Olivia: It puts me out of my comfort zone. […] It is very eye-opening, [and] I’ve grown so much from doing that, and I’ve grown a lot more rapidly. And I’ve done things I didn’t know how to do, for instance public speaking, managing a team of 30 people, working with business partners and suppliers, and things like this, that have become not scary at all for me. So I’ve replaced […] old fears with new fears, but it is a growth pattern.

How and when did you know your idea was good enough to develop it?
Paula: I think we knew as soon as we started doing the tours, to be honest. So when Olivia and I met, it was in July of 2018. And we kind of met at this summer school for public engagement. And then we came up with the plan, and then we left and I went back to Canada, she went to Ukraine to do her doctoral research. So that whole summer we didn’t really talk, but at the summer school we’d been offered by the Ideas festival to run our project. So we put together this really quick submission […] that I think I submitted 5 minutes before it was due in July. […] But in September, we started talking more about putting it together, and we put lots of work and research into it. […] And as soon as we started running the tour, it was very obvious how much people wanted to have something like that, and just how much fun and enjoyment we got out of doing it. And so we started talking about it on almost day 1 or 2, how we could continue it past the festival, because even though we were exhausted, it was just so incredibly rewarding to do, because you get such great perspectives from the community.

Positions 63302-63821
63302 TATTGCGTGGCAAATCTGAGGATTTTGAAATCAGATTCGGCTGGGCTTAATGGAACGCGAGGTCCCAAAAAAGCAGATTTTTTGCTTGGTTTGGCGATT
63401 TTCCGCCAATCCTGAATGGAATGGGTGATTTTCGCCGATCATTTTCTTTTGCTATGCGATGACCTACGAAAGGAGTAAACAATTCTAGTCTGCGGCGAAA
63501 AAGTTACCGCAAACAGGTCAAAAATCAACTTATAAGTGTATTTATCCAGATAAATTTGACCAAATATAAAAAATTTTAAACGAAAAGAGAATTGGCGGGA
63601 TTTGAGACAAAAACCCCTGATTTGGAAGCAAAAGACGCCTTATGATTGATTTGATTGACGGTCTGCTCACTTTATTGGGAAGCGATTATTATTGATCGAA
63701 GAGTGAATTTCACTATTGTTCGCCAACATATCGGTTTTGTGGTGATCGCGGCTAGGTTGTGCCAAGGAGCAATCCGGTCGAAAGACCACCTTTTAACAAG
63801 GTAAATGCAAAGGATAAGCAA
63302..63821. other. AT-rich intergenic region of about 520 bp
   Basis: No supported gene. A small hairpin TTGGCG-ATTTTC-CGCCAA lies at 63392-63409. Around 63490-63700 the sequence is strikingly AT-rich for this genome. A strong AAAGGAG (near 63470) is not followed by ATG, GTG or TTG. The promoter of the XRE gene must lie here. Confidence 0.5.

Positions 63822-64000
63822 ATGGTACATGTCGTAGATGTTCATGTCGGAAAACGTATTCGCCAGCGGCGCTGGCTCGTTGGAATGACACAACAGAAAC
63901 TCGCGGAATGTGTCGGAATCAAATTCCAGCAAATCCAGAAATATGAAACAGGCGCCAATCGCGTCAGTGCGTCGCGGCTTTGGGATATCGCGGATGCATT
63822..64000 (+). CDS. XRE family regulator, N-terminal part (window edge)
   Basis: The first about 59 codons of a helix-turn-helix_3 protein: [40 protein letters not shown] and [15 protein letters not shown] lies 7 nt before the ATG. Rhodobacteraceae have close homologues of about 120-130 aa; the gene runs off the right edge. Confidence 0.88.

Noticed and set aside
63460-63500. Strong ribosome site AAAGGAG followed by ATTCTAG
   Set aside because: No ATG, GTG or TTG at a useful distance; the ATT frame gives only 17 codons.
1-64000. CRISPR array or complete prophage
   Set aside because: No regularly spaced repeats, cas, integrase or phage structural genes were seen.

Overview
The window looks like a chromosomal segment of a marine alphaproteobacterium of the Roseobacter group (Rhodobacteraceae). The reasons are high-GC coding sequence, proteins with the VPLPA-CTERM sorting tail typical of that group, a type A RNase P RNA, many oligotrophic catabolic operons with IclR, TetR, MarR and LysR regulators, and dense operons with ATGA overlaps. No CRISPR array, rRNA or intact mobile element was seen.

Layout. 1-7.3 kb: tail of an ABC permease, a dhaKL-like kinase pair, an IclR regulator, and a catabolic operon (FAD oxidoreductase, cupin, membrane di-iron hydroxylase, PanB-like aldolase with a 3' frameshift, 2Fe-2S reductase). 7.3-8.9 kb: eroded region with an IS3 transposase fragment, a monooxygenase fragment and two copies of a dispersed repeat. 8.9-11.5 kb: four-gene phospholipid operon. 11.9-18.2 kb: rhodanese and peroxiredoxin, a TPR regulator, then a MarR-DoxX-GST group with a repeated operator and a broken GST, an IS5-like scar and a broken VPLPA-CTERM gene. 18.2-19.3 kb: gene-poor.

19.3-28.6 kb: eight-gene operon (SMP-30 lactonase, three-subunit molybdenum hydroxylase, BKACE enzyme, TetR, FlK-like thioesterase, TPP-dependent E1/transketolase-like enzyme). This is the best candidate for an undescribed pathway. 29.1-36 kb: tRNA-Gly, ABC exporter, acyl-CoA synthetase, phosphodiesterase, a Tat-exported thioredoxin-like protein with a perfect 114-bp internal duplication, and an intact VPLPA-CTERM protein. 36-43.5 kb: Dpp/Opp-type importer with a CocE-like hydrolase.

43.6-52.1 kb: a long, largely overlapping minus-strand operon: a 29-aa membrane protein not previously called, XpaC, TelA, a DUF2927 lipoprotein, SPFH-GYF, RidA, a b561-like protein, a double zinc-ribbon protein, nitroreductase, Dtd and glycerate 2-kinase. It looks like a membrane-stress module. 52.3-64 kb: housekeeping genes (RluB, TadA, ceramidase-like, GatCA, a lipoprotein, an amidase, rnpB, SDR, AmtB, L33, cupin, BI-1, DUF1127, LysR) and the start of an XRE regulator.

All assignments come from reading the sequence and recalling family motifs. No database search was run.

What would you say are the top 3 skills that needed to be a successful entrepreneur? Why?